SARAJEVO (Reuters) - Two Bosnians, one of whom fought in Syria, were arrested on Tuesday in connection with an assault on a police station by a man shouting “Allahu Akbar” (God is greatest) that left one officer and the gunman dead and two policemen wounded.
Though the precise motive is not yet known, the attack on Monday evening in the eastern, mainly ethnic Serb, town of Zvornik has revived fears of radical Islam in Bosnia, where authorities estimate that up to 200 Muslims have fought alongside militants in Syria and Iraq.
The assailant, 24-year-old Muslim Bosniak Nerdin Ibric, was killed in an exchange of fire as he stormed into the police station.
Bosnian Security Minister Dragan Mektic said one person who had fought in Syria and been in contact with Ibric had been detained and a second person regarded by authorities as “extremely radical” had been questioned.
“We are trying to establish the possible influence of this person on the execution of this terrorist act,” Mektic said of the detained man.
Police later said they had arrested a second man in an area near Zvornik and searched a building used for Islamic prayer in the village of Dubnica, where relatives of the gunman said he prayed.
The attack threatened to stir tensions between Serbs and Bosniaks in Bosnia, a country still deeply divided 20 years after the end of a war that killed 100,000 people during the collapse of Yugoslavia.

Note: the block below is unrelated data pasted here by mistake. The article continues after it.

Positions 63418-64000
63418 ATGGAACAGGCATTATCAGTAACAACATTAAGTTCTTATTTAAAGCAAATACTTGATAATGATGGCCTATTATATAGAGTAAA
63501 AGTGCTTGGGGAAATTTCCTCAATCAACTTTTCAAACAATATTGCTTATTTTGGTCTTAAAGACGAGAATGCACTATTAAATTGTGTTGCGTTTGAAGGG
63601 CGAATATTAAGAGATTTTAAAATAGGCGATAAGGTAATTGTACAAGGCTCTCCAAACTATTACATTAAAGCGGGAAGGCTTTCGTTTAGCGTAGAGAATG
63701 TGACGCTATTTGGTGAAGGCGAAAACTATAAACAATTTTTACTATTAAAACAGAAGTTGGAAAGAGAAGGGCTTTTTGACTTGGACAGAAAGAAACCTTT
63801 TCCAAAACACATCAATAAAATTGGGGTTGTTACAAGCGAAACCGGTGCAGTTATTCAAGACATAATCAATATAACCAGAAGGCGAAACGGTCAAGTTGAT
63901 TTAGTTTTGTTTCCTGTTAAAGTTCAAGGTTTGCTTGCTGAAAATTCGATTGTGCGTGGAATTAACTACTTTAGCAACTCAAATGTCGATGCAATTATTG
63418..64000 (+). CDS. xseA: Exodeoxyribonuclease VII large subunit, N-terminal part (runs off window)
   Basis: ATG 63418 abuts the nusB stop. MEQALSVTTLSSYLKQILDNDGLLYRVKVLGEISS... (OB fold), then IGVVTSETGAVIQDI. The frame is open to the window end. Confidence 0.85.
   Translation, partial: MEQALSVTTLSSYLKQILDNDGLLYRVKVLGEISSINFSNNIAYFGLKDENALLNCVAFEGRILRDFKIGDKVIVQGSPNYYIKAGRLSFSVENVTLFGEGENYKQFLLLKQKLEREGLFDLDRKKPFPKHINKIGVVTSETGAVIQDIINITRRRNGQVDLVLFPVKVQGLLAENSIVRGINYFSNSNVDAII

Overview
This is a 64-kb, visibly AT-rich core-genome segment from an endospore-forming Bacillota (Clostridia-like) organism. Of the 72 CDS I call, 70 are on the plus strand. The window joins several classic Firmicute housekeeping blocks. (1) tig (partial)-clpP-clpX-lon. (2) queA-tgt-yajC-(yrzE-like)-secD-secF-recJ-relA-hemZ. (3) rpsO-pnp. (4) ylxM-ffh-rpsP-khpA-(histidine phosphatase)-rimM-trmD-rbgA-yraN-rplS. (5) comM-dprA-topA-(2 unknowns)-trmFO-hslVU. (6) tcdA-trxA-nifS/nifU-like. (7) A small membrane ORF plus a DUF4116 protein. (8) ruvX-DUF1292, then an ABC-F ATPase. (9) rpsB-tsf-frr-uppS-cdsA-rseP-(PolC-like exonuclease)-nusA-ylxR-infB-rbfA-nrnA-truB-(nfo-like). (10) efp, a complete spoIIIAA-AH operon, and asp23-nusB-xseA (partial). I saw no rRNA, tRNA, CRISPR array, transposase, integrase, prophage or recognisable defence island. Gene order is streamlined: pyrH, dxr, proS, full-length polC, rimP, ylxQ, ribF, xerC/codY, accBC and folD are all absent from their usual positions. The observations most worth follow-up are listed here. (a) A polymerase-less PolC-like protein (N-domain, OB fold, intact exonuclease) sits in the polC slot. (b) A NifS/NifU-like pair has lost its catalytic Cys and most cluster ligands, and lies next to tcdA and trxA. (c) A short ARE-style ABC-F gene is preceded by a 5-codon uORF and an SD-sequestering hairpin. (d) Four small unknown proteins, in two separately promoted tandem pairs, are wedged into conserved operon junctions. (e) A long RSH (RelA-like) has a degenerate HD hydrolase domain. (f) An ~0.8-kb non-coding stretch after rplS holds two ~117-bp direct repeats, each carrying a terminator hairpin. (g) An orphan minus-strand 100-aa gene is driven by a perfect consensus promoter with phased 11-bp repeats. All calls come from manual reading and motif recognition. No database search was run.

Zvornik is inside the Serb Republic, an autonomous region within Bosnia dominated by Serbs. Security in the region was beefed up on Tuesday with armed police guarding government buildings.
Serb Republic leader Milorad Dodik, who advocates Bosnia’s dissolution, seized on the assault as a consequence of incompetence at the national level, saying the Serb Republic would step up its own intelligence capabilities.
Mektic said that Ibric was not on the radar of Bosnia’s intelligence services as an extremist or criminal.
Ibric, an infant during the war, lived with his mother in the remote village of Kucic Kula in forests near Zvornik. His father was killed during a wave of ethnic cleansing of non-Serbs by Bosnian Serb forces in the east of the country in the early 1990s.
Neighbors said he was quiet, jobless and drawn to the austere Wahhabi form of Sunni Islam, followers of which have grown since the Bosnian war during a period of upheaval and poverty.
“It seems he was connected to the Wahhabis; they inspired him to do this,” Safet Ramic, a cousin of the gunman, told Reuters by phone.
Additional reporting by Maja Zuvela, Gordana Katana and Dado Ruvic; Editing by Matt Robinson, Larry King